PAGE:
God against the gods : the history of the war between monotheism and polytheism /
by Kirsch, Jonathan.Material type: BookPublisher: New York : Viking Compass, 2004Description: xii, 336 pages ; 24 cm.ISBN: 0670032867; 9780670032860; 9780965916776; 0965916774.Subject(s): Monotheism -- History | Polytheism -- History | Religion -- history | Monotheism | Polytheism | Monothe�isme | Polythe�isme | HistoryOnline resources: Sample text | Table of contents | Contributor biographical information | Publisher description
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Includes bibliographical references (pages 315-321) and index.
Prologue: The everlasting fire -- bk. 1. The god that failed: Against all the gods of Egypt : a young pharaoh's experiment in monotheism and why it failed. What did pagans do? : the case against classical paganism, and why it was wrong. Terror and true belief: The Jewish king who reinvented the faith of ancient Israel. Confessors and traitors: pagans and Christians go to war in ancient Rome -- bk. 2. War of God against the gods: "In this sign, conquer": the curious encounter of Christ and Constantine in the struggle for the Roman crown. The harlot in the bishop's bed : the war within the Christian church over the divinity of Christ. The ruler of the whole world : the invention of the totalitarian state by the first Christian Emperor of Rome. The orphans of Macellum : The Christian prince who survived a blood purge and struggled for the restoration of paganism. The secret pagan : Gods, empresses, and Julian's unlikely rise to the imperial throne. "Behold, the rivers are running backwards" : the pagan counterrevolution of the Emperor Julian. The handless scribe : the price of victory of the only true god.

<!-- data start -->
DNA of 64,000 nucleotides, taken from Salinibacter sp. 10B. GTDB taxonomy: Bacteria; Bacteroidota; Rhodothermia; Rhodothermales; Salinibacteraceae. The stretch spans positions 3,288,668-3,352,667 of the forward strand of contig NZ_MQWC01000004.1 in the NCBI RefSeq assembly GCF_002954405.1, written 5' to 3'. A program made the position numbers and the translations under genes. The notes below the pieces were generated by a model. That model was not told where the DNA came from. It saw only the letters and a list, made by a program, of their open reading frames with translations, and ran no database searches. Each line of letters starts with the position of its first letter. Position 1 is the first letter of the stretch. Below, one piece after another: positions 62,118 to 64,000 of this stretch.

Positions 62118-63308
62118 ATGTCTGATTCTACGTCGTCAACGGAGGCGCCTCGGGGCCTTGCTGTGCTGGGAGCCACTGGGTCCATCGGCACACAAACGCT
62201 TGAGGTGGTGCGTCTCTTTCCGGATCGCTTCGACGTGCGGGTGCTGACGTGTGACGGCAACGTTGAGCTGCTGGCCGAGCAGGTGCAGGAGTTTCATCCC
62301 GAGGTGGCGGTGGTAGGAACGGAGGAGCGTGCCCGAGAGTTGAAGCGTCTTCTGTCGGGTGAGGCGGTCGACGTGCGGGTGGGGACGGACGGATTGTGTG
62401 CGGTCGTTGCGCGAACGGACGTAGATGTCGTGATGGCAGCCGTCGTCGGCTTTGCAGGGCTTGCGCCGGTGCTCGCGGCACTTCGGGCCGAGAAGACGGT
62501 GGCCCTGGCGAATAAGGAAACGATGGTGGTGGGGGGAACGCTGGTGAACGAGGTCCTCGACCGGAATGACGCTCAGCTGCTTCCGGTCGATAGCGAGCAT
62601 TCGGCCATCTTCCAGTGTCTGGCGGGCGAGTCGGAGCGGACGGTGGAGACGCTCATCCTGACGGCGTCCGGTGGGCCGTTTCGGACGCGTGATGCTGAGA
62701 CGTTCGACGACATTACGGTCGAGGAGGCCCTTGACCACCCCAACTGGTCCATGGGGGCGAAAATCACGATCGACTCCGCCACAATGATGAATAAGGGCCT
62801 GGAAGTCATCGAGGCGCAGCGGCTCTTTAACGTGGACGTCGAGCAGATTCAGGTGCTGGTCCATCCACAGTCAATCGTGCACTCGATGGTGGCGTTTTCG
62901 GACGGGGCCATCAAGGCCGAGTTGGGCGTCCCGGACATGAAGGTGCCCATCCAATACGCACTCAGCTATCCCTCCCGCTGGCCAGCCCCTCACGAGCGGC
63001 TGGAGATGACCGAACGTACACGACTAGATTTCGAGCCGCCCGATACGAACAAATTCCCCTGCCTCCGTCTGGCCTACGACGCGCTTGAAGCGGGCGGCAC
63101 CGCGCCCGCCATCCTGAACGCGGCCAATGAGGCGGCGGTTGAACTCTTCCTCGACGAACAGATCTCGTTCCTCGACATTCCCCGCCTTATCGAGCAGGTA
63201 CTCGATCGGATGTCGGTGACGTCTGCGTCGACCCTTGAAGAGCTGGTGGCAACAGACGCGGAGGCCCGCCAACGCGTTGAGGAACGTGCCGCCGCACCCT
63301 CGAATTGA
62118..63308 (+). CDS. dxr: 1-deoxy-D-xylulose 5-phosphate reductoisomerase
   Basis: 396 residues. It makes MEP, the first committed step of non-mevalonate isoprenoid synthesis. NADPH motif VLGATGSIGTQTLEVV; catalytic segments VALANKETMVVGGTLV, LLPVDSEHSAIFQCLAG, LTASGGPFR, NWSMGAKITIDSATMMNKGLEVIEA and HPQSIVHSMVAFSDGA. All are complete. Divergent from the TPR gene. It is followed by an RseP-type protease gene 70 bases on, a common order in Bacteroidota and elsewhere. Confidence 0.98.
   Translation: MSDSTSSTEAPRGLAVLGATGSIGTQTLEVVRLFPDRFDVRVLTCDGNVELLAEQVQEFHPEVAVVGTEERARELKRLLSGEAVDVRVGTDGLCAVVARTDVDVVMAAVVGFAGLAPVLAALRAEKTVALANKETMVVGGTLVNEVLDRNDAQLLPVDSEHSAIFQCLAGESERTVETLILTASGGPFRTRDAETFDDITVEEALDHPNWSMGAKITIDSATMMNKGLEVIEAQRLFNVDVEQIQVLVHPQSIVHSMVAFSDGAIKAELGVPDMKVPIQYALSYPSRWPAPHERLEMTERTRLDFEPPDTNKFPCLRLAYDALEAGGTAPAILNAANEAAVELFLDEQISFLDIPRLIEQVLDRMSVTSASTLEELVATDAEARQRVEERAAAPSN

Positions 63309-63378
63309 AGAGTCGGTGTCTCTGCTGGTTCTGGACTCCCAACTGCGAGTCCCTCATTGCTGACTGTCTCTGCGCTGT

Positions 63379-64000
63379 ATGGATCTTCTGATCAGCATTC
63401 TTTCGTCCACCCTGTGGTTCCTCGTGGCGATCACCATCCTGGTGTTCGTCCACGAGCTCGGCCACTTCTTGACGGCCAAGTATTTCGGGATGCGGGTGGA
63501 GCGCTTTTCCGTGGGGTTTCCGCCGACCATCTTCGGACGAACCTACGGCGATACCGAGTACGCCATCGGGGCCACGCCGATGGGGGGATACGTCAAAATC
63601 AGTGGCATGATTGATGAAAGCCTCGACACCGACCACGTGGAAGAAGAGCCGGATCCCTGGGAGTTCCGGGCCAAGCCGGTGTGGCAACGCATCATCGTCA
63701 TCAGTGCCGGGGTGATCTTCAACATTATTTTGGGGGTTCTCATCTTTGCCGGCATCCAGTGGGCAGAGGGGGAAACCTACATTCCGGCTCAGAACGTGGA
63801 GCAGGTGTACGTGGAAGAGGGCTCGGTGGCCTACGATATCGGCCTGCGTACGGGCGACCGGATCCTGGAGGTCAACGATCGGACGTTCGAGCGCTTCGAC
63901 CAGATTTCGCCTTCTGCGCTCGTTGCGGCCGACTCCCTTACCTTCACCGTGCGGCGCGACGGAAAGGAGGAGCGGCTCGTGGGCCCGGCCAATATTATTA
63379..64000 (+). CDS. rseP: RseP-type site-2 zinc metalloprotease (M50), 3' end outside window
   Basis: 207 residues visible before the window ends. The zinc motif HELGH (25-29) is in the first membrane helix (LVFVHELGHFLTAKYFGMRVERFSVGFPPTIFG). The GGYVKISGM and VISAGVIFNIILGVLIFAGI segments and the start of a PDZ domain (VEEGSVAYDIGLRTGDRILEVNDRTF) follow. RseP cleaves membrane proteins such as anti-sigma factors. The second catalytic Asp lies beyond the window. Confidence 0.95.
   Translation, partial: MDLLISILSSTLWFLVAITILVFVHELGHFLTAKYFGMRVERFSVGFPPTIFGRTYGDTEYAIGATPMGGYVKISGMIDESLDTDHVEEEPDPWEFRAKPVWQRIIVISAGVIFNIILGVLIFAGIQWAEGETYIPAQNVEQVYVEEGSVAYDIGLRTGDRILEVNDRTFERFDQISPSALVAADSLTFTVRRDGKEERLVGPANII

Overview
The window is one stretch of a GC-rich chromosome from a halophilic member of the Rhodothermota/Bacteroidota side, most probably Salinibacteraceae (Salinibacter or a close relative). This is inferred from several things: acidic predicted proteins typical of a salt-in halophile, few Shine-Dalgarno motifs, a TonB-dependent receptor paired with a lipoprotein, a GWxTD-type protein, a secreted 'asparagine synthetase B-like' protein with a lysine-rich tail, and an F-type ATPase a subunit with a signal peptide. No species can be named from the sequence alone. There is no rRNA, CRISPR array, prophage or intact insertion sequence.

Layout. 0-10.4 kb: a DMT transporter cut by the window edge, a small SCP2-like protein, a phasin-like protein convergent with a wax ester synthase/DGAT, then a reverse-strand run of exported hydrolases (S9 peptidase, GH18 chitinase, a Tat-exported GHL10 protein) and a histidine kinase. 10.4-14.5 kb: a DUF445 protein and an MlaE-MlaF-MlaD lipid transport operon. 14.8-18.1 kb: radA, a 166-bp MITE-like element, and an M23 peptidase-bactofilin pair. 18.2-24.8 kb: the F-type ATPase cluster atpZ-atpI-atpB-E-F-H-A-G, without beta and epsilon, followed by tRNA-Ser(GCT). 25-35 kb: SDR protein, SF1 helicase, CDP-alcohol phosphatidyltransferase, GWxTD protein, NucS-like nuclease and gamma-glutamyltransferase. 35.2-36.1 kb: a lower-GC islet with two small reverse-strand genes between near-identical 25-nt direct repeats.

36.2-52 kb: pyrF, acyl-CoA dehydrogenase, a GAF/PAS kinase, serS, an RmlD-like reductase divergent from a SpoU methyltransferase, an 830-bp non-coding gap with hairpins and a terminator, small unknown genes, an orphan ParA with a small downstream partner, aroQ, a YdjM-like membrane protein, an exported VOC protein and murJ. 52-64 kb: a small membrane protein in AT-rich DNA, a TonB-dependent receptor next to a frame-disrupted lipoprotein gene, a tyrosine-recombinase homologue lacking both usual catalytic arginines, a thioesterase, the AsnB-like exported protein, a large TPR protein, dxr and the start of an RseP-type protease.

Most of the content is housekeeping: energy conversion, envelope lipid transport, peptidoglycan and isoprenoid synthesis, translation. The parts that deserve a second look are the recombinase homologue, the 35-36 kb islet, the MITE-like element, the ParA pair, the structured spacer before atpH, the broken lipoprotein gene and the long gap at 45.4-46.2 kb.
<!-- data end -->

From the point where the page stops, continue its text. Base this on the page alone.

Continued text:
In this ... book, [the author] explores the final struggle between monotheism and polytheism in the ancient world, a war that was fought by a series of charismatic, visionary but also violent monarchs in the name of the One True God - an Egyptian pharaoh, a Jewish king, and two Roman emperors. Contrary to the conventional wisdom of Judaism, Christianity, and Islam, the world of classical paganism was not steeped in sin. In fact, [according to the author], religious liberty and diversity were core values of classical paganism, and it was monotheism that introduced the terrors of true belief, including holy war, martyrdom, inquisitions, and crusades.-Dust jacket.